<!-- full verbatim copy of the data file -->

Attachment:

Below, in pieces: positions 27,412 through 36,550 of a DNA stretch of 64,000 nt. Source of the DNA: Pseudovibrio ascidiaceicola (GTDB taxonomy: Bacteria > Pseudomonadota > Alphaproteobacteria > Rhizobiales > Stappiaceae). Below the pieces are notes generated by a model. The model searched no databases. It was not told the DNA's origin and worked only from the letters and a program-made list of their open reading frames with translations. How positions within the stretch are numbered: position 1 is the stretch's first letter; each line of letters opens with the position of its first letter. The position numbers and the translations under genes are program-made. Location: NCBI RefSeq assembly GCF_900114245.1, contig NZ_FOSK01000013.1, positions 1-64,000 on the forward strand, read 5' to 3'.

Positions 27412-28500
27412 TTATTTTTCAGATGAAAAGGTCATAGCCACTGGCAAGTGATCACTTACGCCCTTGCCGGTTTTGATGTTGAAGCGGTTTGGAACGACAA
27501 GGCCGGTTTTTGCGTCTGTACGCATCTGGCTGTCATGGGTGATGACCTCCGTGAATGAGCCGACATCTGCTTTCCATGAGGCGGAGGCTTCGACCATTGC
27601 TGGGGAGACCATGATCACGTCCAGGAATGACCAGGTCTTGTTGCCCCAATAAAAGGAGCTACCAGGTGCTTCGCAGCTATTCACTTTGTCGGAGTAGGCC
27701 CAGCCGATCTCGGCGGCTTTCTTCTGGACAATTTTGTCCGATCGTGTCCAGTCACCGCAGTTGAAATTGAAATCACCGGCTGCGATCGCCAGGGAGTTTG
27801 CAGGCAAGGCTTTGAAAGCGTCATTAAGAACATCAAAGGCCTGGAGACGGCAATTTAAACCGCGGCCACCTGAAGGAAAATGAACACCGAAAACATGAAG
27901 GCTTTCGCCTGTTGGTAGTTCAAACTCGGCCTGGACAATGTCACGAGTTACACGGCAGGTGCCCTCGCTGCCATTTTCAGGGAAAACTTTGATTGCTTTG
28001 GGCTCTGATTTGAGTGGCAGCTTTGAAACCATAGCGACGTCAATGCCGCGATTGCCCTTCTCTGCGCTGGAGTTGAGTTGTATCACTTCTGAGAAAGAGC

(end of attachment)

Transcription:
Below, in pieces: positions 27,412 through 36,550 of a DNA stretch of 64,000 nt. Source of the DNA: Pseudovibrio ascidiaceicola (GTDB taxonomy: Bacteria > Pseudomonadota > Alphaproteobacteria > Rhizobiales > Stappiaceae). Below the pieces are notes generated by a model. The model searched no databases. It was not told the DNA's origin and worked only from the letters and a program-made list of their open reading frames with translations. How positions within the stretch are numbered: position 1 is the stretch's first letter; each line of letters opens with the position of its first letter. The position numbers and the translations under genes are program-made. Location: NCBI RefSeq assembly GCF_900114245.1, contig NZ_FOSK01000013.1, positions 1-64,000 on the forward strand, read 5' to 3'.

Positions 27412-28500
27412 TTATTTTTCAGATGAAAAGGTCATAGCCACTGGCAAGTGATCACTTACGCCCTTGCCGGTTTTGATGTTGAAGCGGTTTGGAACGACAA
27501 GGCCGGTTTTTGCGTCTGTACGCATCTGGCTGTCATGGGTGATGACCTCCGTGAATGAGCCGACATCTGCTTTCCATGAGGCGGAGGCTTCGACCATTGC
27601 TGGGGAGACCATGATCACGTCCAGGAATGACCAGGTCTTGTTGCCCCAATAAAAGGAGCTACCAGGTGCTTCGCAGCTATTCACTTTGTCGGAGTAGGCC
27701 CAGCCGATCTCGGCGGCTTTCTTCTGGACAATTTTGTCCGATCGTGTCCAGTCACCGCAGTTGAAATTGAAATCACCGGCTGCGATCGCCAGGGAGTTTG
27801 CAGGCAAGGCTTTGAAAGCGTCATTAAGAACATCAAAGGCCTGGAGACGGCAATTTAAACCGCGGCCACCTGAAGGAAAATGAACACCGAAAACATGAAG
27901 GCTTTCGCCTGTTGGTAGTTCAAACTCGGCCTGGACAATGTCACGAGTTACACGGCAGGTGCCCTCGCTGCCATTTTCAGGGAAAACTTTGATTGCTTTG
28001 GGCTCTGATTTGAGTGGCAGCTTTGAAACCATAGCGACGTCAATGCCGCGATTGCCCTTCTCTGCGCTGGAGTTGAGTTGTATCACTTCTGAGAAAGAGC